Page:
The longest UBI holdouts may include those whose data suggests they are extreme risks: those whom various surveys suggest are a relatively small minority of policyholders and remain uncomfortable sharing driving data with insurers or those without vehicle connectivity features. To eventually dispense with the friction of maintaining separate non-UBI programs for this dwindling group of holdout policyholders, insurers will be challenged to design products and use a variety of tactics to win this business depending on the specific objections or impediments. Tactics might range from offering tiered privacy options, value-added services, “semi-offline” solutions, and teaching tools that provide one option for riskier drivers to lower their rates by driving more safely.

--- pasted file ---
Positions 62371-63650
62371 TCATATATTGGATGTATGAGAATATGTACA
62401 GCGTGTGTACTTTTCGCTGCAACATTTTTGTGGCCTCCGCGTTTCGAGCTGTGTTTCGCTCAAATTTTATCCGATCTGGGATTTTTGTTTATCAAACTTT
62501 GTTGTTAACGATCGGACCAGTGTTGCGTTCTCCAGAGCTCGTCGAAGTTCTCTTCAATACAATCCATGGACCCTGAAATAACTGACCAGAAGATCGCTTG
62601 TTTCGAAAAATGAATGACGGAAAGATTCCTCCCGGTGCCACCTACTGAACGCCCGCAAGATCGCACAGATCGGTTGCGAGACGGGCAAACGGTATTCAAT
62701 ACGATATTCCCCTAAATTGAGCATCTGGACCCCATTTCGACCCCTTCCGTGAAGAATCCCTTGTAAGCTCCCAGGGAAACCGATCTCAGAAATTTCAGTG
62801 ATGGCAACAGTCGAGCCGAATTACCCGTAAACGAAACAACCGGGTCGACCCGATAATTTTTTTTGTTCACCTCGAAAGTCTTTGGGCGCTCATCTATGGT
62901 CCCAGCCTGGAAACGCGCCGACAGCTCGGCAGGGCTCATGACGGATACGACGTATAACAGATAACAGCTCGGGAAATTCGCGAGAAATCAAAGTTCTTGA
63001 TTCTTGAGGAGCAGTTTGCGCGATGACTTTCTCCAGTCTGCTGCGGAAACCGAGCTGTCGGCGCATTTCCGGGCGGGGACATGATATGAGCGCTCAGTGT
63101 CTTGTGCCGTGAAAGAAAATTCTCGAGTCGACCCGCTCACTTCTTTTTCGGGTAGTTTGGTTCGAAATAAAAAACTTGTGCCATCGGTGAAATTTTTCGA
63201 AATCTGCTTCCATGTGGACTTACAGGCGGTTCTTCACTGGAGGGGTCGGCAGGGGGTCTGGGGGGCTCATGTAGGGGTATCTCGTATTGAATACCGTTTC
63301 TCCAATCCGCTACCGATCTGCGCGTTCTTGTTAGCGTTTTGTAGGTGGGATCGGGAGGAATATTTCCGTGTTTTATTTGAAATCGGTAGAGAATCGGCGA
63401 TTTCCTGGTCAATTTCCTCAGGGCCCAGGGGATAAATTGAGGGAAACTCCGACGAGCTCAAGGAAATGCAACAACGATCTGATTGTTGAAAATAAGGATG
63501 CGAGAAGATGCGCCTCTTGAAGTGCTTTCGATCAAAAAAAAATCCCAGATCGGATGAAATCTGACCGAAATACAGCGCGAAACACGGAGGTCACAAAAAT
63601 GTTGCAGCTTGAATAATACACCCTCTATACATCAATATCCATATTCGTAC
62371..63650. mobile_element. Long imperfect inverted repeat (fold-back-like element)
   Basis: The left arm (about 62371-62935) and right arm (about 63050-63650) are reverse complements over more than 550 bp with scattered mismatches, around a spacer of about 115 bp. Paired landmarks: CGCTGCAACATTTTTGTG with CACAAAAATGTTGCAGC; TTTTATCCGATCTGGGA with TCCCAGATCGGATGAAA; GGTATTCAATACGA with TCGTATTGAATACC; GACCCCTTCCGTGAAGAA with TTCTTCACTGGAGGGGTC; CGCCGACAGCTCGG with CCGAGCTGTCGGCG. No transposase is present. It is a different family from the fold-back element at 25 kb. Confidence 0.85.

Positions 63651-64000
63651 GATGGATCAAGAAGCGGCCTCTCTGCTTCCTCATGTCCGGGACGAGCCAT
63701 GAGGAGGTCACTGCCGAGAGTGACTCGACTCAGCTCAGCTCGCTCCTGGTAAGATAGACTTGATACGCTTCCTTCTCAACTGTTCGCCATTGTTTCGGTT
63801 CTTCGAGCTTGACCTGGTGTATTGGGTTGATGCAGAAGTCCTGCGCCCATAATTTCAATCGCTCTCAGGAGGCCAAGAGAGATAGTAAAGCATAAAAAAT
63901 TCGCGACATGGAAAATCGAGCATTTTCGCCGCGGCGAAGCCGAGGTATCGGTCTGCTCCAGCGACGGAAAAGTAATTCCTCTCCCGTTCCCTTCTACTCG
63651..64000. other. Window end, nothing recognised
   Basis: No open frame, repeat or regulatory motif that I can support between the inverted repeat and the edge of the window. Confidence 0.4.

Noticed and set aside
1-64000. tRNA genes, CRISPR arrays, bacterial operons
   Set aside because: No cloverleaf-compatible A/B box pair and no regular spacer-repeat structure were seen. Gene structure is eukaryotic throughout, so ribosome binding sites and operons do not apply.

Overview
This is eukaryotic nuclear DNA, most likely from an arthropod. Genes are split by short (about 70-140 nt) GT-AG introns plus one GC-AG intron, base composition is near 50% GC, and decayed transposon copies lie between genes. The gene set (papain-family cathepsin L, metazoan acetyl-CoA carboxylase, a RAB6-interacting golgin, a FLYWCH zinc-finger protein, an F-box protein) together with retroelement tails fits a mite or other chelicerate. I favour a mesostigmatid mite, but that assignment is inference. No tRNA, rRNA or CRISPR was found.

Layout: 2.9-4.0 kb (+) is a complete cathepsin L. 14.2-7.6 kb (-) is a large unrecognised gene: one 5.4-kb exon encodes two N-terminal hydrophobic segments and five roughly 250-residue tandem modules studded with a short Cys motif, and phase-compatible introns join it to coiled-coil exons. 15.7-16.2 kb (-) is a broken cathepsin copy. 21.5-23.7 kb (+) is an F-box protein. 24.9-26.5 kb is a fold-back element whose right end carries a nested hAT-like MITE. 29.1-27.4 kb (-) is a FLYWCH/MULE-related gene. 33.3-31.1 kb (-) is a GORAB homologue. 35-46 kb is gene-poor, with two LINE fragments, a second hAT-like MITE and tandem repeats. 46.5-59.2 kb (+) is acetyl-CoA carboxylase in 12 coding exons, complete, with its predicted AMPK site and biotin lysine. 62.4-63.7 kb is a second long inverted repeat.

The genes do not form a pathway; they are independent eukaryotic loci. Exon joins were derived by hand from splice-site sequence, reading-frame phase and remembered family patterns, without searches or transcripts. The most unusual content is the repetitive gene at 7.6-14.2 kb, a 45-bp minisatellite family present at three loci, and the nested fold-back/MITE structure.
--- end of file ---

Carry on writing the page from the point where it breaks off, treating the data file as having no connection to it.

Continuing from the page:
Related: Usage-based auto insurance to become 'market standard'

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When the majority of consumers enroll in UBI, insurers may at last possess the volume of data required to more effectively calibrate accident-identification algorithms. (Photo: iStock)

More UBI, less TMI

One criticism of UBI’s discount-only business model is that it limits scale. From an actuarial perspective, riskier drivers may not be sustainably insurable at discounted levels. While some insurers may have experimented with UBI surcharges, it’s not unthinkable that universal savings may prevail in the mass insurance market.